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Saturday, December 22, 2007

Why Don't They Let Me Go Home, This Is The Worst Trip I've Ever Been On

Just got back from spending 3 1/2 hours with my Mom in a hospital room watching over an old man trying to breath - and according to her, today was a GOOD day.

I hadn't seen Dale for about three weeks, just after his final infusion treatment, and he looked like a wreck then; now, even though everyone assures me he's out of the woods and actually on-the-mend from the flu virus, he looks like he's aged 20 years. He's lost probaby 15 or 20 pounds, most of his hair has fallen out as an after-effect of the last round of chemo, and he can barely speak after having had a respirator tube stuck down his throat for more than a week. Still, like my Mom said, at least they've taken that out, along with the IV lines, and the catheter, and he is able to sit up, and even get out of bed with assistance. But, I can't help but wonder what he must have looked like three or four days prior, when the virus was still kicking through his system - "death warmed over" probably wouldn't have been an exaggeration.

Clearly, he isn't getting out of hospital in the next few days; my obviously unprofessional guess is he'll be in for at least another week, and then probably one more week in Seattle, just to make absolutely certain he's recouperating, before they clear him to go home. Naturally, everyone is disappointed, not the least of which being Dale himself. When my Mom just casually mentioned her brother and sister-in-law coming over to Seattle on Tuesday, he started choking up; and this is a guy who, in my experience at least, rarely drops that stereotypical adult-male stoicism.

And my Mom's been doing this as a daily routine for well over a week, not to mention the numerous hours and days spent sitting in various hospital treatment waiting rooms for more than three months now. I have to give her credit; although he's the one enduring the pain, the discomfort, and the humiliation of being able to do almost nothing for himself (I discreetly stepped out of the room when he asked to go to the bathroom, figuring that between my Mom and the nurse, it would be better to get out of their way, but mostly to at least give him whatever small amount of dignity I could, considering that two women - albeit one his wife, the other a medical professional - were standing over him all the while), but she's been right there the entire time, lending whatever support she can.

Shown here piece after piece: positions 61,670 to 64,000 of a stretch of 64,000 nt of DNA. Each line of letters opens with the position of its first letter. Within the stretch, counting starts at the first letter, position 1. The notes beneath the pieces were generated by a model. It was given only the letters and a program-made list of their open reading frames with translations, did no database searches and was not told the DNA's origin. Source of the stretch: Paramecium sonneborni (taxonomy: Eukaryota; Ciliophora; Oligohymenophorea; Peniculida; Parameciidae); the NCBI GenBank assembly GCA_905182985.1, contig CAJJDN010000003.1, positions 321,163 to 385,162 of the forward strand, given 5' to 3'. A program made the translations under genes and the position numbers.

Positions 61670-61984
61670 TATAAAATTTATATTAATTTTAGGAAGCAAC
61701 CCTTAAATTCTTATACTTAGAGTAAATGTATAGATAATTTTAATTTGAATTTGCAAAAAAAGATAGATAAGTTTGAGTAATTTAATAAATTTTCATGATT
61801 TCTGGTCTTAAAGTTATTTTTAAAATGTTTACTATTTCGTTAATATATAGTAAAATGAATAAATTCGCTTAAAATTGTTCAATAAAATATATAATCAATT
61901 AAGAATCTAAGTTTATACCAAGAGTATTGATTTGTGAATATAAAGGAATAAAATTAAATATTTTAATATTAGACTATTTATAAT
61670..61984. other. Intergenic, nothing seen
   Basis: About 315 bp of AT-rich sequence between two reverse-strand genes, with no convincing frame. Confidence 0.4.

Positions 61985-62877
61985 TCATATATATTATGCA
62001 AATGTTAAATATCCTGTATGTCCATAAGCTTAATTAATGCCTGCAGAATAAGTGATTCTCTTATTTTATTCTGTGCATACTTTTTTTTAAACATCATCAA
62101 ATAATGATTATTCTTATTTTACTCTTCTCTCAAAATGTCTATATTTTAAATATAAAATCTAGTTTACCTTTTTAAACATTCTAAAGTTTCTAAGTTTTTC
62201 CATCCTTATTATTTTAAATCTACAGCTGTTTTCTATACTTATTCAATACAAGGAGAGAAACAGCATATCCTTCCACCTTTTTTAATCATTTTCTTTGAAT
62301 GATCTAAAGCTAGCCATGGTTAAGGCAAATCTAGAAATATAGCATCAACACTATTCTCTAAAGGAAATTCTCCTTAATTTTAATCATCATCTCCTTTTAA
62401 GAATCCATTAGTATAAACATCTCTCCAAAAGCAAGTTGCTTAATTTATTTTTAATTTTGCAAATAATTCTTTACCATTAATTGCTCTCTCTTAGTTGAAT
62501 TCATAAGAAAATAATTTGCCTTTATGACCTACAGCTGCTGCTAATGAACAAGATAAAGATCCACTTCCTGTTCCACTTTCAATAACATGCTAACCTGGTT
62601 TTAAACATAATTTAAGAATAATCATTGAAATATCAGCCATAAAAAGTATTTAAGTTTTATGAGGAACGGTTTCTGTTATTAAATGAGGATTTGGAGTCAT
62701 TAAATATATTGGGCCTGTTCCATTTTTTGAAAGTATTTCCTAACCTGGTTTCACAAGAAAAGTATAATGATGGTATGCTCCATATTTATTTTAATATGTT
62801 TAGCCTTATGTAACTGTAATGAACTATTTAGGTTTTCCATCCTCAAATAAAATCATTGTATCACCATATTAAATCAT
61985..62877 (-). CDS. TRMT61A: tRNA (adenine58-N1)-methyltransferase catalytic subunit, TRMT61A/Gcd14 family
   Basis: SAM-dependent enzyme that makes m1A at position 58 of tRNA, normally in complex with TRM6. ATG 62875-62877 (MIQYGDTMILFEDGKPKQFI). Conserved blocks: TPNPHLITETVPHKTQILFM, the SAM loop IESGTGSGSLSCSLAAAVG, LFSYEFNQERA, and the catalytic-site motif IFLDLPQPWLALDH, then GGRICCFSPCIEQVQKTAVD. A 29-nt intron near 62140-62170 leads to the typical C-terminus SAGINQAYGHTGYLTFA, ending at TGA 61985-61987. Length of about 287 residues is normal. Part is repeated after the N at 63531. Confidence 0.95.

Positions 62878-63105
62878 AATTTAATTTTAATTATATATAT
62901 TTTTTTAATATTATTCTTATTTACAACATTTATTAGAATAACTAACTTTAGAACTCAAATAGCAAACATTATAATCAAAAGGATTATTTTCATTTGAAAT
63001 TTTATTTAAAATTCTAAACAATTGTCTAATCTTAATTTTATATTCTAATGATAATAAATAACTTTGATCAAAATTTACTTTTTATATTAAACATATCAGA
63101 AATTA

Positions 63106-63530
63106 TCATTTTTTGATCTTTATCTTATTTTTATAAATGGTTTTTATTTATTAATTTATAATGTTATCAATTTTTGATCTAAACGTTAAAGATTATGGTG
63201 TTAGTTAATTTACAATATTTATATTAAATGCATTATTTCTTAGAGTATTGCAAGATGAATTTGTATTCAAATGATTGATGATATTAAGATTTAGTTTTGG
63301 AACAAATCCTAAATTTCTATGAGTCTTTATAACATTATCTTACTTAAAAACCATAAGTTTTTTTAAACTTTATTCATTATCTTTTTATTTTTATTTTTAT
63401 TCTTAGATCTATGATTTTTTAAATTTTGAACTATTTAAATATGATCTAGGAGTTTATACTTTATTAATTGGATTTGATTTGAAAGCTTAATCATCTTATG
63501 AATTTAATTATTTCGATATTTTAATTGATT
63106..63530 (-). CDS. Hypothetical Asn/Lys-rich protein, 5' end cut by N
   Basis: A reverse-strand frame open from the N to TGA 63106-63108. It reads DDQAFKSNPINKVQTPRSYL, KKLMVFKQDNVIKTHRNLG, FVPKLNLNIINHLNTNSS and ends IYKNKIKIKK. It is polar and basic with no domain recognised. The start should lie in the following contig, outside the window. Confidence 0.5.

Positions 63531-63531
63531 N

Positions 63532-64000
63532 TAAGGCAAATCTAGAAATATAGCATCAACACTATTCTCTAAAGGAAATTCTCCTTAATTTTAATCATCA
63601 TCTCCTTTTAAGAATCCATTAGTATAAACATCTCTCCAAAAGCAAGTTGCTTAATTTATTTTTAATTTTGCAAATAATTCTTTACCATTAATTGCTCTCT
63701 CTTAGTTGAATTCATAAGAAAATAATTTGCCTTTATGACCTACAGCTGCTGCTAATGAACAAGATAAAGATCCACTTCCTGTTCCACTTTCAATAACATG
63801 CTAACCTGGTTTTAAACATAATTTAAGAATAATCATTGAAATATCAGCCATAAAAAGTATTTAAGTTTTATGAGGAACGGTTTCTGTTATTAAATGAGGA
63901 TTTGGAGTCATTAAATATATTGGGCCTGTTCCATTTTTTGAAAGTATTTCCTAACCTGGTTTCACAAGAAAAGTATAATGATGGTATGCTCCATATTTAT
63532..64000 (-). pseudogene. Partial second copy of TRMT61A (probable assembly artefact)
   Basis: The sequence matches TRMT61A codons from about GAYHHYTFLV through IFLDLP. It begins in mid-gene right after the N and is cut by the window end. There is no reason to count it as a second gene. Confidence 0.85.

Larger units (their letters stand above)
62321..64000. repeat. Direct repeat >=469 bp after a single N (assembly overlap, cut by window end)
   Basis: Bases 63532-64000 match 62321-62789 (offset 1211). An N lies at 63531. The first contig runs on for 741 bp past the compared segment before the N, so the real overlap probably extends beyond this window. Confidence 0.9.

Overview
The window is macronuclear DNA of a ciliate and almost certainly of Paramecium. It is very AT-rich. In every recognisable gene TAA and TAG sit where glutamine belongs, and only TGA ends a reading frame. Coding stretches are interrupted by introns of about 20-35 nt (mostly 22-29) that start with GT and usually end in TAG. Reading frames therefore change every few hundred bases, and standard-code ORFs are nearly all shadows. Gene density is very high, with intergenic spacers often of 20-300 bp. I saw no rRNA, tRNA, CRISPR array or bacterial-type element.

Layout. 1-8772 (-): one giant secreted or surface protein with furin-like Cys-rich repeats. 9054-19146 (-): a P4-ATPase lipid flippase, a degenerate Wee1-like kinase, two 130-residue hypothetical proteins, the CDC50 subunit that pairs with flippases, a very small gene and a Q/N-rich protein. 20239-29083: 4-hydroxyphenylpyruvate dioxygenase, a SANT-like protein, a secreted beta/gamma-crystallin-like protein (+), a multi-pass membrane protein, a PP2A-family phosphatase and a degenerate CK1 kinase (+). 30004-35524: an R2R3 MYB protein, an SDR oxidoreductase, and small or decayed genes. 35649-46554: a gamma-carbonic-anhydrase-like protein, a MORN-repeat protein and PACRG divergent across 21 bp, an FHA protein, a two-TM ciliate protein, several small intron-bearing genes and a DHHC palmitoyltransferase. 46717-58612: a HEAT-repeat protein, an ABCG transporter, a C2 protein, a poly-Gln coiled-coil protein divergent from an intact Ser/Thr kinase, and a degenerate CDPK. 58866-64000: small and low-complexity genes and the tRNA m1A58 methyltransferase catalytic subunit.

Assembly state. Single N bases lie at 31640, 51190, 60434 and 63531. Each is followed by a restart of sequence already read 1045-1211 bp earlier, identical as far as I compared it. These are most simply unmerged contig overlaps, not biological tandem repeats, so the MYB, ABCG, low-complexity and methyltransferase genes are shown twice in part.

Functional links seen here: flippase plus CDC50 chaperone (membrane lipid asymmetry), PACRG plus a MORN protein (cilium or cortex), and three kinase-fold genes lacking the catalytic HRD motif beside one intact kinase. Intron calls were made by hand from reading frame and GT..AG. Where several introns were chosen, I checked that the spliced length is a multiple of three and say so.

We finally left shortly before 2:00 p.m., when he was due for some sort of treatment. I didn't get the details, and Mom wasn't really sure about the purpose, but apparently it requires him to be put under some sort of an oxygen tent, and the doctors and nurses have to don self-contained resperator units, so it's something that entails a relatively high level of decontamination, considering we were already required to gown, glove, and mask up before entering the room. We stopped for a quick lunch before I dropped Mom off back at the hospice hotel. She looks pretty beat, probably from worrying and lack of sleep, but otherwise, she's optimistic. After all, they've already come through the worst part, and she assures me there has been significant progress made since Dale was admitted, so I just have to trust her on that count.

I told her I'd drive her back over to the hospital tomorrow. The shuttle doesn't run on the weekends, and she's been taking the cab back-and-forth, which really add up - I scolded just a little, since, I reminded her, I could easily have driven her over, if she needed. I'm hoping I'll be able to see a little of the improvement everyone else has been reporting, and I'll probably feel a lot better about the situation if I can get some first-hand verification.

We'll just have to wait and see.

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Posted byCOMTE on 3:37 PM

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